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One of the best things that should ever happen to Ghana is free SHS. It is national in character, the impact is huge but it is costly. So any government that demonstrates the audacity to implement such a policy must be supported by all, more especially when such a policy is a constitutional obligation.

 

In the collective wisdom of Ghanaians the NPP demonstrated convincing commitment in the last election campaign and in their manifesto to implement this policy in a more desired manner and has been offered the mandate to do same. This however does not immune the Nana Addo’s government of the inherent deficiencies that come with implementing such a huge policy.

 

Ghana is not the first country in the world to implement free SHS, however, the development experiences of Ghana and the challenges of Ghana is Ghanaian specific and requires indigenous Ghanaian solutions to them.

 

We are Ghanaians and we know ourselves better. We know the unacceptable levels of economic and social inequality that exist here. We know the kind of salaries and allowances that government appointees take home. We know the kind of salaries and allowances that the article 71 public sector workers take home. We know the ex-gratia of the Ghanaian parliamentarian in his four year term, and we know the kind of outrageous salaries that ministers and board members take home excluding their entertainment, security, fuel and dressing allowances.

 

We also know the daily struggle of a roadside coco seller just as we know the predicament of an average street vendor. We know the poverty of the ordinary civil and public servant just as we are not oblivious of the conditions of Ghanaian subsistence farmer.

 

We know about the financing challenges we have with other social intervention policies such as the National Health Insurance Program, the school feeding program and the capitation grant. We are aware of occasion where wages and salaries of workers are paid on the 4th and 5th of the next month due to difficulty in mobilizing adequate funds. We know about the monthly and quarterly interest payments on our loans which is almost half of our GDP as we still borrow further. We know about our statutory payments to MMDA common fund and GET fund. We have not forgotten about the One million dollars per each of the 216 constituencies annually which amounts to 216 million dollars annually. One village, one dam and one district one factory amongst other promises. We recognize the effort of our president in blocking lots of the existing loop holes but we are also not unaware of allegations of others being created under your watch.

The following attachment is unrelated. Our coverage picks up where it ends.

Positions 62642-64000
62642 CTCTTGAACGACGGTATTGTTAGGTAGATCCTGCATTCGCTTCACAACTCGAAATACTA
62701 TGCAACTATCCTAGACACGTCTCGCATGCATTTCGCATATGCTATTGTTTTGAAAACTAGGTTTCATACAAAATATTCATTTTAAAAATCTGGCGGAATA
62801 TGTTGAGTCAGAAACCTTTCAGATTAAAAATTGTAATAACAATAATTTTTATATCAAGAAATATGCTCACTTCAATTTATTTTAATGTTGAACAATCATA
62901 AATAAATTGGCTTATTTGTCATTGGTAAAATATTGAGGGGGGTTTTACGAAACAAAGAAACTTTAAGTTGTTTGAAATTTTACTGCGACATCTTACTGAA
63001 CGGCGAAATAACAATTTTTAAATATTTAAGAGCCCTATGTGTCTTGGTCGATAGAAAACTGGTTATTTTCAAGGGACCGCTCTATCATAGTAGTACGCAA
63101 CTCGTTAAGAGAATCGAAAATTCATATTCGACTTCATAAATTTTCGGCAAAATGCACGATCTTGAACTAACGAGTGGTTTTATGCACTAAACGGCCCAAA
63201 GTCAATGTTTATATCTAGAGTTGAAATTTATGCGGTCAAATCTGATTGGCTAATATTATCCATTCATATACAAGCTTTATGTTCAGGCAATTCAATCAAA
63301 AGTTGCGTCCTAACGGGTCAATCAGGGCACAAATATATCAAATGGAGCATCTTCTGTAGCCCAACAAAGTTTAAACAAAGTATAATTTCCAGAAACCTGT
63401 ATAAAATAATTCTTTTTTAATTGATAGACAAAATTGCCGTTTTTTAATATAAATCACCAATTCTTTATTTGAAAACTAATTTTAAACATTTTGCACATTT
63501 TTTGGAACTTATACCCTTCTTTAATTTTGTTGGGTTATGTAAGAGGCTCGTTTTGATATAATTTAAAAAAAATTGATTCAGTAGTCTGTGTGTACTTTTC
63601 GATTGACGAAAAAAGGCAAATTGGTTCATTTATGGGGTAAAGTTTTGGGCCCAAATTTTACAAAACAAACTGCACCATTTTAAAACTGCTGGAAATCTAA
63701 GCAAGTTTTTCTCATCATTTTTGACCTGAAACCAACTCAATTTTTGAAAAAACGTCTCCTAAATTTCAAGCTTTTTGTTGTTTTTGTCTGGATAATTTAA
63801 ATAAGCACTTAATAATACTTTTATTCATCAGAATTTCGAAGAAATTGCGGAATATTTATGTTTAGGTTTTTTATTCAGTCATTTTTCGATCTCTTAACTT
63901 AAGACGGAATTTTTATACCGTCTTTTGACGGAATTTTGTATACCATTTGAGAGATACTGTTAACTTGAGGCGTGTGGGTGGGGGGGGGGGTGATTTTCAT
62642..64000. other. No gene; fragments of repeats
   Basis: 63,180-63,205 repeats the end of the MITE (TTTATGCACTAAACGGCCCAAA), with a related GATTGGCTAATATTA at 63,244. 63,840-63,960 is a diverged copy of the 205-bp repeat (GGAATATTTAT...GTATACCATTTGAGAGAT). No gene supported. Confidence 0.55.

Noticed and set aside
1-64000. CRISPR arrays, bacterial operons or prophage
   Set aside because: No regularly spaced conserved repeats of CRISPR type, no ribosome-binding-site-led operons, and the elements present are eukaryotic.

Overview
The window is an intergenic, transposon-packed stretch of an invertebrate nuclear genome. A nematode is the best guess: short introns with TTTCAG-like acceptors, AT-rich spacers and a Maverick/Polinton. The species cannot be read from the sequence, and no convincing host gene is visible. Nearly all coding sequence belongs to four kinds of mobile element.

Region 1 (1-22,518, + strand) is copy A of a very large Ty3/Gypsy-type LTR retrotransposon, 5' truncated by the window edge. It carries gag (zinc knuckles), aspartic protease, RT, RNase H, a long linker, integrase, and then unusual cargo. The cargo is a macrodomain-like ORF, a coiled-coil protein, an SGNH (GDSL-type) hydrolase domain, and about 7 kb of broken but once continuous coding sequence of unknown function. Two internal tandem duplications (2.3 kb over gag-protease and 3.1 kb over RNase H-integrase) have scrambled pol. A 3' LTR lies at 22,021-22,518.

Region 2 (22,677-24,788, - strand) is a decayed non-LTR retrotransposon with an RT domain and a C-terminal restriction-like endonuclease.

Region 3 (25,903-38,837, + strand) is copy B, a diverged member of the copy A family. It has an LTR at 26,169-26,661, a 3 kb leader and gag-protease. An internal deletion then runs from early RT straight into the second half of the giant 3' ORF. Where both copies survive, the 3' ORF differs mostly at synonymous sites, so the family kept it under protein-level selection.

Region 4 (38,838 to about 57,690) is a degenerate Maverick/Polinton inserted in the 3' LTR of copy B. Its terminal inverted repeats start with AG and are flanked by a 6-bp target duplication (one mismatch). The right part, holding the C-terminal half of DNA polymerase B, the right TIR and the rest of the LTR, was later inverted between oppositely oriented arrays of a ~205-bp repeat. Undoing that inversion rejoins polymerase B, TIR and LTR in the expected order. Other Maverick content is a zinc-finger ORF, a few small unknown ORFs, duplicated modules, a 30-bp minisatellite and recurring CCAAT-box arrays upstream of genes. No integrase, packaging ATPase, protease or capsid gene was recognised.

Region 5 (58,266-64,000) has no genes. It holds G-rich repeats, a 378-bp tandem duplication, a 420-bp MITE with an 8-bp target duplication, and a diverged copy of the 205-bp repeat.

Beyond these exorbitantly paid political appointees and the article 71 public sector workers, there are several other people in the private sector who make so much money. These people hold the wealth of this country; they are comfortable and are capable of paying the fees of their wards which they will happily do anyway, so why not give them the chance to pay? Why at all is the need in paying the fees of a minister who enjoys a salary of over ghc17, 000 each month plus all forms of flimsy allowances and per diems? It is great to be audacious but unbridled audacity may be a recipe for chaos.

 

Allow the rich to Pay so you can treat the poor better!!

Dr Prince Armah

The New Patriotic Party should never be credited in history as the one that contributed to the collapse of private Senior High School system, IFEST boss has said.

Despite the immense benefits of the Free SHS policy, Dr Prince Armah believes a more comprehensive approach can be adopted to protect private schools which are on the verge of extinction on account of the new policy.

His remarks come hours after Heads of Private Senior High Schools addressed a press conference Wednesday to protest the veritable harm they believe the Free SHS policy will have on their existence.

“We consider the development so far as undermining the contribution of private senior high schools in the educational sector. It is as though the government is intentionally trying to collapse all private senior high schools in the country,” General Secretary of the Conference of Heads of Private Second Cycle Schools (CHOPSS), Joseph Dzamesi said.

The People’s National Convention (PNC), has commended the government for coming through on its promise to provide free education at the Senior High School (SHS) level.

 

The party stated that the Free SHS policy, which was launched on Tuesday by President Nana Addo Dankwa Akufo-Addo, will be of great help to both the beneficiary students and their parents.

 

“The People’s National Convention (PNC) wishes to congratulate the Akufo Addo-led government for making the Free Senior High School campaign pledge a reality,” a statement from the party signed by its National Vice Chairman, Henry Haruna Asante said.

 

“As a party that believes in social interventions for the benefit of the masses, the PNC supports this policy and hopes that it will help the youth whiles easing the financial hardship on parents.”